Despite the frequency of iron deficiency anemia in the pregnant population, treatment protocols to guide peripartum anemia management are scarce. The American College of Obstetrician and Gynecologists recommends pregnant women be screened for IDA, but there is little guidance regarding the timing of this screening, and there is even less consensus on how to manage patients diagnosed with IDA (oral vs intravenous iron therapy).5 Oral iron therapy, while easy to administer and low-cost, is poorly tolerated due to side effects. Intravenous iron (IV) infusions are effective, and well tolerated, but have not been widely implemented in obstetric practice.

Aims: As anemic women are more likely to be harmed if they hemorrhage, it is important to identify barriers to treatment and create an anemia management algorithm. Using qualitative methodology, we will identify patient and provider awareness of the significance of maternal anemia, awareness of treatment options, and barriers to treatment. We will then convene a multidisciplinary expert panel to design a prenatal anemia management protocol and optimal workflows. We will then implement the anemia management protocol at our institution and evaluate the proportion of women who have received treatment for their anemia, as well as measure the impact on maternal outcomes.

Implications: While postpartum hemorrhage (PPH) is not preventable, poor outcomes, particularly maternal morbidity and mortality from hemorrhage are highly preventable. Anemia is easily recognized and treated, therefore, an ideal safety intervention to improve patient outcomes. This project will improve patient safety through systems-level improvements in patient outcomes and prevention of clinical deterioration in the event of a hemorrhage. We anticipate that this protocol will be most influential in resource-limited environments, where treatment options for postpartum hemorrhage are scant and the potential for maternal harm is great.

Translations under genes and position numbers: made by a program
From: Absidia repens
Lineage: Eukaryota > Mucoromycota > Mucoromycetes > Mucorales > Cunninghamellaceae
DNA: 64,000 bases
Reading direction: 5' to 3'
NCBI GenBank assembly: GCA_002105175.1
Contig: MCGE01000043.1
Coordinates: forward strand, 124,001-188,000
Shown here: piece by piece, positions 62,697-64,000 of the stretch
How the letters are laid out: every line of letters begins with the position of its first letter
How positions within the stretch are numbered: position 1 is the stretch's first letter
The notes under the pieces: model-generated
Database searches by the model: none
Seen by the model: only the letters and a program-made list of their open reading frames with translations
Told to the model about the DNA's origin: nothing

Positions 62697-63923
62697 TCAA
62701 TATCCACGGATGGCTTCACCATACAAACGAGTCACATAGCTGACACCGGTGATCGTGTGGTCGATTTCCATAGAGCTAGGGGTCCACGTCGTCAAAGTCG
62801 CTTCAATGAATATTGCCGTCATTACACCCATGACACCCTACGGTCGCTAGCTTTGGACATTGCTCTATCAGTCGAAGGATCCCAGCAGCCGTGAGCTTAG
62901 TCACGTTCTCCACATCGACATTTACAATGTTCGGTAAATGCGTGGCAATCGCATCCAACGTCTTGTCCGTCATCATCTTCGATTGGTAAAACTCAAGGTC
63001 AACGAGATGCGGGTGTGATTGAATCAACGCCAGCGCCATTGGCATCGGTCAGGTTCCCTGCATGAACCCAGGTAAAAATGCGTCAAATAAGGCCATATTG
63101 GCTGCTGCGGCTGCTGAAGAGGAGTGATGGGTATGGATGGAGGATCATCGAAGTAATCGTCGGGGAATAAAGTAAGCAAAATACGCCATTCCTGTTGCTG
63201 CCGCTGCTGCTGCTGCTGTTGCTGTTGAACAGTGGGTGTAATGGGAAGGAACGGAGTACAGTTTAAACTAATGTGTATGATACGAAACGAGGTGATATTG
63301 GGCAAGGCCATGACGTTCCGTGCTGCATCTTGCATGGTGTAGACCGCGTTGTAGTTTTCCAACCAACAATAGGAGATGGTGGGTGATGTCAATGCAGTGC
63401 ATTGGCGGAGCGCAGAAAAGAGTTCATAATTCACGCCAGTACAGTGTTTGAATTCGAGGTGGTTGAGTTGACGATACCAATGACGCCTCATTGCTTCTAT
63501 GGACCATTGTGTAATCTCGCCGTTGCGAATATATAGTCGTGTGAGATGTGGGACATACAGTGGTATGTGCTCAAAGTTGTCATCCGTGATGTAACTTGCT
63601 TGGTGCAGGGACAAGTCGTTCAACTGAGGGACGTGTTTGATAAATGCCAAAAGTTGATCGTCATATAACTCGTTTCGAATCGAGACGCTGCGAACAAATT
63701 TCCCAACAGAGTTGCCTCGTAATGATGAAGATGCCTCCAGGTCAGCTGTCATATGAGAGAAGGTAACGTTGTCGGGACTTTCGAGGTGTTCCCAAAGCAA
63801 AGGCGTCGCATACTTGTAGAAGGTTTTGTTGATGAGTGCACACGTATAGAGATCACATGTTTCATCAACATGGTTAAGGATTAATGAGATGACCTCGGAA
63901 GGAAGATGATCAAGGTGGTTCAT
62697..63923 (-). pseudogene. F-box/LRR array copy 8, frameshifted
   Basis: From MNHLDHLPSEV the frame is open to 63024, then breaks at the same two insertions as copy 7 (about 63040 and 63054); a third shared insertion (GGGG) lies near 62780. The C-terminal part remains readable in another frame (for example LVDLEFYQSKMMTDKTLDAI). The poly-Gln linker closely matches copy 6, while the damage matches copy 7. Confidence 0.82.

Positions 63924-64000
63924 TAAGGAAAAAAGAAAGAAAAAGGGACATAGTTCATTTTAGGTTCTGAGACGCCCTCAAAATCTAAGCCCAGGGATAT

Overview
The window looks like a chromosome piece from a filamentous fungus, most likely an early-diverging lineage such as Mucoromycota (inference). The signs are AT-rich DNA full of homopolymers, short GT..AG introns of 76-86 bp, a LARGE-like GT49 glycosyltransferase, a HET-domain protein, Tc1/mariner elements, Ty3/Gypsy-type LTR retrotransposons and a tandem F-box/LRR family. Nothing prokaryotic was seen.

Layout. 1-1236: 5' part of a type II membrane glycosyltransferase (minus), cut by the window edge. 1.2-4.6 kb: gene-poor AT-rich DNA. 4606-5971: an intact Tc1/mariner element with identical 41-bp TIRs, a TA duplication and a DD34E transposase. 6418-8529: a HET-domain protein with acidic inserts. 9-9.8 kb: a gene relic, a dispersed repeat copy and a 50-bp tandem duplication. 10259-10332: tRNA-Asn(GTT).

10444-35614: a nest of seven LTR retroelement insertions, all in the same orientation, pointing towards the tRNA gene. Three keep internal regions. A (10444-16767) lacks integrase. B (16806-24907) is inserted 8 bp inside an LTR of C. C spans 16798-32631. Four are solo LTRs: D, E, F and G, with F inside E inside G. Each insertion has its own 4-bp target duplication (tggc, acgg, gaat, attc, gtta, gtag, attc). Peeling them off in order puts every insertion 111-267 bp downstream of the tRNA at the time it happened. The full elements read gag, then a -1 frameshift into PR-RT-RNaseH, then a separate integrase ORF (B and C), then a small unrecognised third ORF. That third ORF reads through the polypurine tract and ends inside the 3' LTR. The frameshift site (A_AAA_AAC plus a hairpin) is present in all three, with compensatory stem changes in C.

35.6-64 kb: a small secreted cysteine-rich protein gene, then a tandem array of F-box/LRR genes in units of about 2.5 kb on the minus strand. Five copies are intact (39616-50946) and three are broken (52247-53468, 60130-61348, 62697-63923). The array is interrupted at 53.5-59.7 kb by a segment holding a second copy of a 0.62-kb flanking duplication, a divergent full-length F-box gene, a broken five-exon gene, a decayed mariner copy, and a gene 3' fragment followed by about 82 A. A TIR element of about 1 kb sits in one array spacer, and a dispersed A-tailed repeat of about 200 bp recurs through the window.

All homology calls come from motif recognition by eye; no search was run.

1. Berg CJ, Callaghan WM, Syverson C, Henderson Z. Pregnancy-related mortality in the United States, 1998 to 2005. Obstet Gynecol. 2010;116:1302–1309.
  2. Berg CJ, Harper MA, Atkinson SM, et al. Preventability of pregnancy-related deaths: results of a state-wide review. Obstet Gynecol. 2005;106:1228–1234.
  3. Drukker L, Hants Y, Farkash R, et al. Iron deficiency anemia at admission for labor and delivery is associated with an increased risk for Cesarean section and adverse maternal and neonatal outcomes. Transfusion. 2015;55:2799–2806.
  4. VanderMeulen H, Strauss R, Lin Y, et al. The contribution of iron deficiency to the risk of peripartum transfusion: a retrospective case control study. BMC Pregnancy Childbirth. 2020;20:196.
  5. American College of Obstetricians and Gynecologists: ACOG Practice Bulletin No. 95: anemia in pregnancy. Obstet Gynecol. 2008;112:201–207.

Funding: $149,592 (January 1, 2022–December 31, 2023).


Yan Xiao, PhD, is a professor at the University of Texas at Arlington College of Nursing and Health Innovation, and the chair of the APSF’s Scientific Evaluation Committee.